When young trees are improperly pruned or trained, they may develop in ways that endanger their health and the security of nearby humans, animals, and structures. Arborists refer to this phenomenon as having several leaders or co-dominant leaders or stems, and more common in mature trees with two or more trunks. The same goes for trees with open canopies and horizontal or downward-growing limbs. Close planting in the nursery, insufficient root balls, root damage, planting in too-shallow holes, or planting in compacted soils can all result in newly planted trees having weak or unstable trunks. Tree support methods, such as tree cabling, bracing, and staking, may become effective treatments for structurally deficient trees. These support systems, when properly installed and maintained by certified arborists, can: 

  • Reduce the likelihood that a tree with co-dominant leaders will fail or have a weak trunk, limb, or other component.
  • Extend the life of a valuable or ancient tree.
  • Provide additional stability to newly transplanted trees while they develop supportive root systems.

Our expert arborists will examine your trees to identify structural flaws that could endanger the trees and the nearby property. Then, if further assistance is necessary to correct a structural issue, they will let you know and suggest the ideal kind of system for the tree. 

Would Additional Support Systems Help Your Trees?

Professional arborists carefully consider their choices when erecting stakes, wires, or other devices for trees. These systems help the tree by restricting the movement of its leaders or vertical stems or adding additional support to the tree’s weaker points. However, the tree must also deal with the intrusion and limitations of this support hardware. Our arborists analyze the benefits and hazards to determine the best action for a sick tree. Additionally, they determine whether a tree needs to get removed if its condition is too bad for a support system to get used.

Tree support systems should only get installed by certified arborists. They get equipped with the knowledge and experience necessary to choose the best support strategy, the appropriate materials, and the least harmful installation methods for the system. Another crucial aspect is that an arborist can routinely check, modify, and maintain the system to maximize the advantages for your tree and minimize the danger to people and property. 

Different Tree Support System Types

The most popular methods for preserving or enhancing a tree’s structural integrity get bracing and tree cabling. Less frequently utilized staking techniques are occasionally required to maintain a newly planted tree while it develops a strengthy root system.


By limiting how far branches or co-dominant leaders can move in proportion to the remainder of the tree, cabling lowers the chance of breaking or splitting. Typically, the cables are positioned in the top crown or across a weak crotch (the joint at the base of two or more tree trunks or limbs). Traditional static tree cabling systems have a limited range of movement in the tree and get constructed with high-strength, durable steel wire and fittings. The “give” in dynamic cabling allows for more natural movement in the tree. Newer dynamic cabling systems get created from synthetic fabric rope and sling attachments. The system ideal for your tree and property can get decided by your arborist.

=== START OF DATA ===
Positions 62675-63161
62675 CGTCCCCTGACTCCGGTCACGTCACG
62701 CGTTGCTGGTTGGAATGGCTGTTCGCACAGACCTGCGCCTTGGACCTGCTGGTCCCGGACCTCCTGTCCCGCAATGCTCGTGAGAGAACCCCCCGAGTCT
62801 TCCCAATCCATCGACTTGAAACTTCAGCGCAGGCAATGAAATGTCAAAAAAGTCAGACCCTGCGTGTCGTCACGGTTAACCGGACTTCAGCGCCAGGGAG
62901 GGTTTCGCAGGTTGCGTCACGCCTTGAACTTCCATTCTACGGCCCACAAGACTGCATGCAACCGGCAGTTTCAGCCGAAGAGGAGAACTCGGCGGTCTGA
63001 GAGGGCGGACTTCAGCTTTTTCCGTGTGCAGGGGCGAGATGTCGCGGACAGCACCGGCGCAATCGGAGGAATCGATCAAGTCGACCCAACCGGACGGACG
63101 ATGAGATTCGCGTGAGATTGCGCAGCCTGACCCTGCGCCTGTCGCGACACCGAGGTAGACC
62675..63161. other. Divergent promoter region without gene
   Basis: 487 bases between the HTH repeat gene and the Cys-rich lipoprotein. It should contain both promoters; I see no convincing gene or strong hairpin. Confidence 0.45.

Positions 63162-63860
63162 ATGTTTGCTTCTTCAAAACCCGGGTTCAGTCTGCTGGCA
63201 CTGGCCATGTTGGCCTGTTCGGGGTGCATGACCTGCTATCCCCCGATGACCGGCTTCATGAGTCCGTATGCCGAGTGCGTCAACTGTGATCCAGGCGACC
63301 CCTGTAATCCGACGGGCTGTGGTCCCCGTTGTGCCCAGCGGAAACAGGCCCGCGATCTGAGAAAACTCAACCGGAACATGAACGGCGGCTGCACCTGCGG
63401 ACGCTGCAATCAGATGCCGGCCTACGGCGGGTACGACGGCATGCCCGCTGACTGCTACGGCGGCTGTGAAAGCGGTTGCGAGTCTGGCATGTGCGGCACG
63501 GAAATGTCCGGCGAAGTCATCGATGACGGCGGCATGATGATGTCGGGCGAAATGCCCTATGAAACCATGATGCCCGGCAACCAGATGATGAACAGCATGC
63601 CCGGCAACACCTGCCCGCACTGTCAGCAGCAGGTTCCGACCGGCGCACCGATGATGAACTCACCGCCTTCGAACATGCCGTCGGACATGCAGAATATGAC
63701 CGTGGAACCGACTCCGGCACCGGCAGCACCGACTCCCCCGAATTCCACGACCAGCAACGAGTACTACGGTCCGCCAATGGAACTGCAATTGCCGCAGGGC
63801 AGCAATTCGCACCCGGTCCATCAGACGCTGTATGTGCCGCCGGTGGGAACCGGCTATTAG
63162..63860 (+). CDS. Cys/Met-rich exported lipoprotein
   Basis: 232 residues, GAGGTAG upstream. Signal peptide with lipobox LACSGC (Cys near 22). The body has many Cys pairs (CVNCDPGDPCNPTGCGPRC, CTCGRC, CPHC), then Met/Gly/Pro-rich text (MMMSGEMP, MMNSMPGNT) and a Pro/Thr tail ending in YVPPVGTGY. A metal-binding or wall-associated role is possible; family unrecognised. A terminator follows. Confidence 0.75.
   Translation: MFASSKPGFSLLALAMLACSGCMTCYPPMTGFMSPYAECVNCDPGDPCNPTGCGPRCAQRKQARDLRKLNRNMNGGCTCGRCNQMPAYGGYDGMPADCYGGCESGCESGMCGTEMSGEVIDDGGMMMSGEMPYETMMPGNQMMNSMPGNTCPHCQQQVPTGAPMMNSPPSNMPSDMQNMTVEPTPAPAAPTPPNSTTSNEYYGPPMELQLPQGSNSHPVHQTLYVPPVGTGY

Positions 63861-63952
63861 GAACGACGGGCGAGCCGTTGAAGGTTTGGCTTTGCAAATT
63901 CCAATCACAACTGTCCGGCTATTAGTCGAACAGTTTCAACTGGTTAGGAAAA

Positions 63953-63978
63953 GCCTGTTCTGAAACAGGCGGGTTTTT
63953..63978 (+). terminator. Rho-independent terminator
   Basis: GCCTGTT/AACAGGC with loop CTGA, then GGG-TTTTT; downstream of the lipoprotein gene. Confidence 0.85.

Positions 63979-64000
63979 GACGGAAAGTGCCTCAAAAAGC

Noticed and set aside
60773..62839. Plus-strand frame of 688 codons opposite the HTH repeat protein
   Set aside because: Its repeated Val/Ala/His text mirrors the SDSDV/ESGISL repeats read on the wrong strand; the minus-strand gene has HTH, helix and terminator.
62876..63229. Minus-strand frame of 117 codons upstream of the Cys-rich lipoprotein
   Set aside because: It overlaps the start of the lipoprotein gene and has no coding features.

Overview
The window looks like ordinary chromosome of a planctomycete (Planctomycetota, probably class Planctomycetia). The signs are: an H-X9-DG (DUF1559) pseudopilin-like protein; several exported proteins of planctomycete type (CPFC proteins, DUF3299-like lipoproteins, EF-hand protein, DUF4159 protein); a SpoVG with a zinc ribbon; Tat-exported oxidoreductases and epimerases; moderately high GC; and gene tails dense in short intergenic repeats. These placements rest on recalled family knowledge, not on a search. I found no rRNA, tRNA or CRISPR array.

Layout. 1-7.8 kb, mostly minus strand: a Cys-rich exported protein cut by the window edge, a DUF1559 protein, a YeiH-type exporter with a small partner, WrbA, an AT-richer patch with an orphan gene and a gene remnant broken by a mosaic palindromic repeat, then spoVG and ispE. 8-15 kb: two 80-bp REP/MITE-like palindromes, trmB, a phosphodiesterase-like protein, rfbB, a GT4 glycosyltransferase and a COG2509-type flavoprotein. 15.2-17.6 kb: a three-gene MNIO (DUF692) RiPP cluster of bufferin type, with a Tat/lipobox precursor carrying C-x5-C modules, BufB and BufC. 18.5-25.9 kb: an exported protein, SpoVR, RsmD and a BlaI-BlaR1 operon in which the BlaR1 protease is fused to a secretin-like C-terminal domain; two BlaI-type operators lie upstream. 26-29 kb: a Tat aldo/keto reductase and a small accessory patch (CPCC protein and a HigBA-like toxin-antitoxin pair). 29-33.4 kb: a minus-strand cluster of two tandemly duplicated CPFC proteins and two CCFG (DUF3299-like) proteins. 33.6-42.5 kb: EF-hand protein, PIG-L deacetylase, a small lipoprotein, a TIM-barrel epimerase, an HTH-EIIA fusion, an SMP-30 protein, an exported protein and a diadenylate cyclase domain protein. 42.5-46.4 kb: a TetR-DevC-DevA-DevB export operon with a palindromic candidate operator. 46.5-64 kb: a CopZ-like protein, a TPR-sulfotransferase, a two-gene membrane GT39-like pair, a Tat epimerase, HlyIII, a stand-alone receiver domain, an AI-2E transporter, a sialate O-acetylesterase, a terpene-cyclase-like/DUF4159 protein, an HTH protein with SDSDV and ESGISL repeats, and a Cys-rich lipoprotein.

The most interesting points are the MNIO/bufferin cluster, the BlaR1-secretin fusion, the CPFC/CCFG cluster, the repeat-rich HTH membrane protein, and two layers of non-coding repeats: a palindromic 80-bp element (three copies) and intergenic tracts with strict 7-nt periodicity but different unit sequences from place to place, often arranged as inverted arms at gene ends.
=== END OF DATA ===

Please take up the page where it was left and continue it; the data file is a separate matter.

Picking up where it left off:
Trees with several or co-dominant leaders often have bracing rods inserted to prevent occurring of splits or repair those that have already happened. Both “through-rod” braces, in which the rod is put through the trunk or branch and bolted with nuts on each side, and “dead-end” braces, in which the rod is threaded directly into the tree trunk or branch, are used to install the rigid braces through the union of the weak branches and stems. Bracing rods and cabling are used together to have the most robust support.


Staking is a support technique to straighten the trunk or maintain a tree upright and the root ball in place. A young tree can be staked by either tying stiff stakes or attaching three or four guys—wires or straps—to the tree and then securing the guys to the ground with stakes or other hardware.

In some situations, staking is beneficial. It is generally applied to a newly planted tree to provide additional support while it develops a powerful enough root system to stand alone. It’s possible that the tree’s weak root structure prevents it from supporting the wide spread of branches and leaves above it. Or perhaps the tree is situated in a very windy area where it is susceptible to being uprooted. Even older trees that have gotten harmed by weather might occasionally uproot. By staking them in the correct position and keeping them upright, you can encourage the regrowth of their root systems.

Our arborists only use staking when essential and for the shortest time, much like any other supplement support method. The longer the strapping devices are fastened to the tree, the greater the possibility of damage. Arborists also ensure the application allows some movement when staking a tree at risk. Why? Allowing a tree to sway in the wind encourages the development of vital structural fibers near the base of the trunk.

To find out more about our tree cabling and bracing services, get in touch with us.

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